East Texas is not normally thought of as cattle country, but it was the home of a thriving cattle industry from about 1850-1880. Since there was no transportation until the railroad arrived in 1881, it was necessary to drive cattle to market.
Initially the cattle were driven to New Orleans via a series of trails throughout East Texas. One of these trails ran through the Burke area crossing between Burke and Diboll and passing through Pine Valley. The trail is shown on a 1936 Texas Highway Department map below as a dotted line passing generally east and west through the southern part of Angelina County. At its eastern end it appears to have intersected the old Coushatta Trace into Louisiana.
The Opelousas Trail through Angelina County
The name of the trail and the route outside Angelina County is somewhat confused. Some say it was called the Beef Road (or Trail), but the Texas Highway Department map shown above calls it the Opelousas Trail.
According to the Handbook of Texas Online, the Beef Trail originated at Liberty and then
Running northeast through the site of present Jasper, it crossed the Sabine River near that of Belgrade, Newton County. After crossing the Sabine, one branch went to Alexandria, Louisiana, and the other to Natchitoches, Louisiana.
The Handbook of Texas Online also relates the Trail to Morris Ferry as follows:
Morris Ferry was on the Angelina River fourteen miles northwest of Jasper in northwestern Jasper County. As early as 1907 the Jasper County Commissioners Court provided free ferriage for county citizens across the Angelina via the Morris Ferry. Traditionally, this was where the Old Beef Trail crossed the Angelina River.
The History of Angelina County describes the Old Beef Trail as follows:
The Beef Trail originating in Louisiana (trails from Opelousas, Natchitoches, and Alexandria leading into Texas possibly near Newton) went to Corsicana or Fort Worth about 1860. This trail (the portion located In Angelina County) came into the county north of Rockland traversing along the Neches River, south of Manning, thorough where the Havard families lived, through Weaver's Bend, crossing the river at the old crossing at the Strain (earlier family was Mosely) Farm, came up on the ridge near the Grimes Cemetery, across Renfro Prairie keeping to the high ground and ridges, crossing present U. S. HIghway 59 between the present Burke and (south of ) Diboll, through Eason Club pasture, crossing Texas Highway 94 north of Apple Springs near Gann's Ferry, and on to Crockett toward Fort Worth.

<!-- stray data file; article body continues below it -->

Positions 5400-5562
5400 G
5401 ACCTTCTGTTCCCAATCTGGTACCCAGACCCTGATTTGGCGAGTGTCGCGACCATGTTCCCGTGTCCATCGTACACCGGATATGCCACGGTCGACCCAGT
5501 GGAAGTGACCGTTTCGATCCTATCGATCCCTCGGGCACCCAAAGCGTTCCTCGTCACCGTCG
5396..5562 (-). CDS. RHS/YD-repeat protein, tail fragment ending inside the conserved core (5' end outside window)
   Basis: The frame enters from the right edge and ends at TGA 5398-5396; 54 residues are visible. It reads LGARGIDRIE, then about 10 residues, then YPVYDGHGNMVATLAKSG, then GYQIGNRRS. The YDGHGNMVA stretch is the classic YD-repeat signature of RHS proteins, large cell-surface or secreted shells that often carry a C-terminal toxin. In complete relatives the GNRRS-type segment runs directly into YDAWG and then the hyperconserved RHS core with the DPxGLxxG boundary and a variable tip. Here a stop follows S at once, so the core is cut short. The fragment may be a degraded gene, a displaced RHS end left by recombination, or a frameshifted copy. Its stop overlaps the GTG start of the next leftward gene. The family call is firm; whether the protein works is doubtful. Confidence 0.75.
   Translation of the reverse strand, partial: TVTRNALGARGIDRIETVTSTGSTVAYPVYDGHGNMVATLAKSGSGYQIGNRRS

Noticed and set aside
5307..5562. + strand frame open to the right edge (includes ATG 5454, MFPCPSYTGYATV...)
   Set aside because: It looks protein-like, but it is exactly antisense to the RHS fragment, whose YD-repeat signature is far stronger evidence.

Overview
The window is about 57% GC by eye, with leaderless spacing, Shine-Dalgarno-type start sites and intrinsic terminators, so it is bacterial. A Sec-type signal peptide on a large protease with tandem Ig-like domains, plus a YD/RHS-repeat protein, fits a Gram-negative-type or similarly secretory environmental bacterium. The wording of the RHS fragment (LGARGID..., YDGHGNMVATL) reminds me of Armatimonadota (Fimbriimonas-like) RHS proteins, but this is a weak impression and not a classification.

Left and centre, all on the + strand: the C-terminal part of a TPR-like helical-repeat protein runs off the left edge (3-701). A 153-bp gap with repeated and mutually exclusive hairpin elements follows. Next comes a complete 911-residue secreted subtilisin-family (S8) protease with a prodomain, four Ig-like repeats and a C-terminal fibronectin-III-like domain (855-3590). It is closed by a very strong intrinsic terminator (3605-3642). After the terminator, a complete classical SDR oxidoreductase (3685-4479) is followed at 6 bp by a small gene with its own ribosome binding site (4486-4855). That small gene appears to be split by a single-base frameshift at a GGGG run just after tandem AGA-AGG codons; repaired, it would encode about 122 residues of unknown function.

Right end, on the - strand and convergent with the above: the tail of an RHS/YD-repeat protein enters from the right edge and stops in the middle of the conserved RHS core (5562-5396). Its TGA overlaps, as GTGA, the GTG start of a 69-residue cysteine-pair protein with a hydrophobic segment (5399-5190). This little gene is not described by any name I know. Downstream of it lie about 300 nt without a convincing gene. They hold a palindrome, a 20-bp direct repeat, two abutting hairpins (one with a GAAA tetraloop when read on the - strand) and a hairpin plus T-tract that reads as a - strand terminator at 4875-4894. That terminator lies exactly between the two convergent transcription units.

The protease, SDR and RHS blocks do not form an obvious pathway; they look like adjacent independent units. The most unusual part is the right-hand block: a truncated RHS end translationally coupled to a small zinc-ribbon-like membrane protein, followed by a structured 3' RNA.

The History of Angelina County also describes the Opelousas Trail as shown on the Texas Highway Department map as follows:
...the Opelousas Trail followed a route from Opelousas Louisiana into Texas through Newton County, north of Jasper, thorough Jasper County, crossing the Angelina River into Angelina County a little northeast of the present day Blue Hole, heading northwest south of Zavalla crossing Shawnee, Buck, Bear and Stovall Creeks, crossing U. S. Highway 59 a little north of Diboll, crossing the Neches River into Trinity County, and then the trail leads a little north of Apple Springs into Crockett. This trail seems very similar to the Beef Trail and is probably the same except for some little variations in the southern part of the county.
Historian W. T. Block, however, describes the Opelousas Trail as following the Old Spanish Trail, or La Bahia Road, from New Orleans through Opelousas, crossing the Sabine River near Beaumont, to San Antonio, essentially following the present Interstate Highway 10.
The confusion probably arises from the fact that the trail was likely a branch of a network of trails, each branch having a local name, or multiple names, based on function (beef) or destination (Opelousas). It appears that the trail was initially used to send cattle to New Orleans via Opelousas or Alexandria.